Prime Minister Boris Johnson today said there was "some evidence" that the UK variant of coronavirus is associated with a "higher degree of mortality".

Speaking at a Downing Street press conference, he said the impact of the variant was "largely the reason" why the NHS was under unprecedented pressure.

He said: "I must tell you this afternoon that we’ve been informed today that in addition to spreading more quickly it also now appears that there is some evidence that the new variant, the variant that was first identified in London and the South East, may be associated with a higher degree of mortality.”

Government Chief Scientific Adviser Patrick Vallance reminded the briefing there are three variants of potential concern - one identified in the UK, one in Brazil and South Africa.

He said the UK variant was now a "common one, comprising a significant number of cases".

He said: "It doesn't have a difference in terms of age distribution, similarly to the original virus.

"There is evidence that there is an increased risk for those who have the new variant compared to the original virus. That evidence is not yet strong."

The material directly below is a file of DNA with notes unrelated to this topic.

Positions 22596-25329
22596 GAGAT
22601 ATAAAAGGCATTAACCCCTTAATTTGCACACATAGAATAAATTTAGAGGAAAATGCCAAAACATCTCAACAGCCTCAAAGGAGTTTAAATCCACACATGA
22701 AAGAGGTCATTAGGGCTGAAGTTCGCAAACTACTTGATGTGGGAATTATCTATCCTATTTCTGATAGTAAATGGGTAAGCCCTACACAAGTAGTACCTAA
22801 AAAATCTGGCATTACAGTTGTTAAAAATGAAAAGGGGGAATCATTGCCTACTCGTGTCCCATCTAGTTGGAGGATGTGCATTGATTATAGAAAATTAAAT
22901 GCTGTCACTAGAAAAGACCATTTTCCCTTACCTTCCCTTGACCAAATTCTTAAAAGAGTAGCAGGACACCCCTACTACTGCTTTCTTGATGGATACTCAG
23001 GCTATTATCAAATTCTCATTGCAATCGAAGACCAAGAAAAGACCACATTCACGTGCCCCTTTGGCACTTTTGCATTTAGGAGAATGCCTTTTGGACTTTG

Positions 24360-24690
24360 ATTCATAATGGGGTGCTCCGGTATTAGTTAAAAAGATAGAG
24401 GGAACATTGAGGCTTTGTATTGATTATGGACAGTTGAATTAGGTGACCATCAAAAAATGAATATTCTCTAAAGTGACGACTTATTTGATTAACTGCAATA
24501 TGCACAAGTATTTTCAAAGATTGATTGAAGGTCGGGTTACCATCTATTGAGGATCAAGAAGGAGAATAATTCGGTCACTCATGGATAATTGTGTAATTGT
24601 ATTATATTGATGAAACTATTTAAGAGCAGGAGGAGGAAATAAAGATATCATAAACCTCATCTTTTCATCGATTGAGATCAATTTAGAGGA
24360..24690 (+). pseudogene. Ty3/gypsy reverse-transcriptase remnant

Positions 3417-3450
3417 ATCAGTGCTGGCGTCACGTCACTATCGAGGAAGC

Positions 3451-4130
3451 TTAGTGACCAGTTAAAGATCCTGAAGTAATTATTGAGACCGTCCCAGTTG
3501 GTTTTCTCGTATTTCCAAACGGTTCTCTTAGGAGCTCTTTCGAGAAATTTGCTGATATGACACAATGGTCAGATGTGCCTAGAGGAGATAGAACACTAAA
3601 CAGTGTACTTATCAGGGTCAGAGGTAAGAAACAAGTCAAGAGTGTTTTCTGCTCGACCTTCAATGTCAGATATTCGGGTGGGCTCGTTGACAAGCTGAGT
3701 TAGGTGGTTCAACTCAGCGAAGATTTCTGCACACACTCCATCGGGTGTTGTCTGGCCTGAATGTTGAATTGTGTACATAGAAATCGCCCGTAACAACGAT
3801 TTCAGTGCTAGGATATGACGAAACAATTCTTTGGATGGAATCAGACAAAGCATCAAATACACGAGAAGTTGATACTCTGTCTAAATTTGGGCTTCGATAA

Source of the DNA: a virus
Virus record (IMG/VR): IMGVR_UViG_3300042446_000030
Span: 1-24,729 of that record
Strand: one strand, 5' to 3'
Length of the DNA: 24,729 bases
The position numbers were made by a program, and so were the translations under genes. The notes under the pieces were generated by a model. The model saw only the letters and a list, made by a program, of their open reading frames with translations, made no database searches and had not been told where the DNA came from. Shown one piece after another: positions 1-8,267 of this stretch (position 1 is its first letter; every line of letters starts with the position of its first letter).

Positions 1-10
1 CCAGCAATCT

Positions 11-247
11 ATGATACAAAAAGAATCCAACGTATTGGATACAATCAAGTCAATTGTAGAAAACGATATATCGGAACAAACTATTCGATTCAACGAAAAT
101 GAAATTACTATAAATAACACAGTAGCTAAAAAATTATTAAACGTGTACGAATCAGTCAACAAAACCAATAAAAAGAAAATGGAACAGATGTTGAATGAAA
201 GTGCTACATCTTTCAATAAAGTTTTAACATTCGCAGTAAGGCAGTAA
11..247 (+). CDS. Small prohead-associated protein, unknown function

In the case of a man in his 60s, he said the average risk is that for 1,000 people who got infected, ten would be expected to die with the virus.

For the new variant roughly 13 or 14 might be expected to die.

He added: "I want to stress that there's a lot of uncertainty around these numbers but it obviously is a concern."

Boris Johnson said there are 38,562 Covid patients in hospital, 78% higher than in the first peak in April.

The Prime Minister said: “It’s more important than ever that we all remain vigilant in following the rules and that we stay at home, protect the NHS and thereby save lives.”

He added: “All current evidence continues to show that both the vaccines we’re currently using remain effective both against the old variant and this new variant.”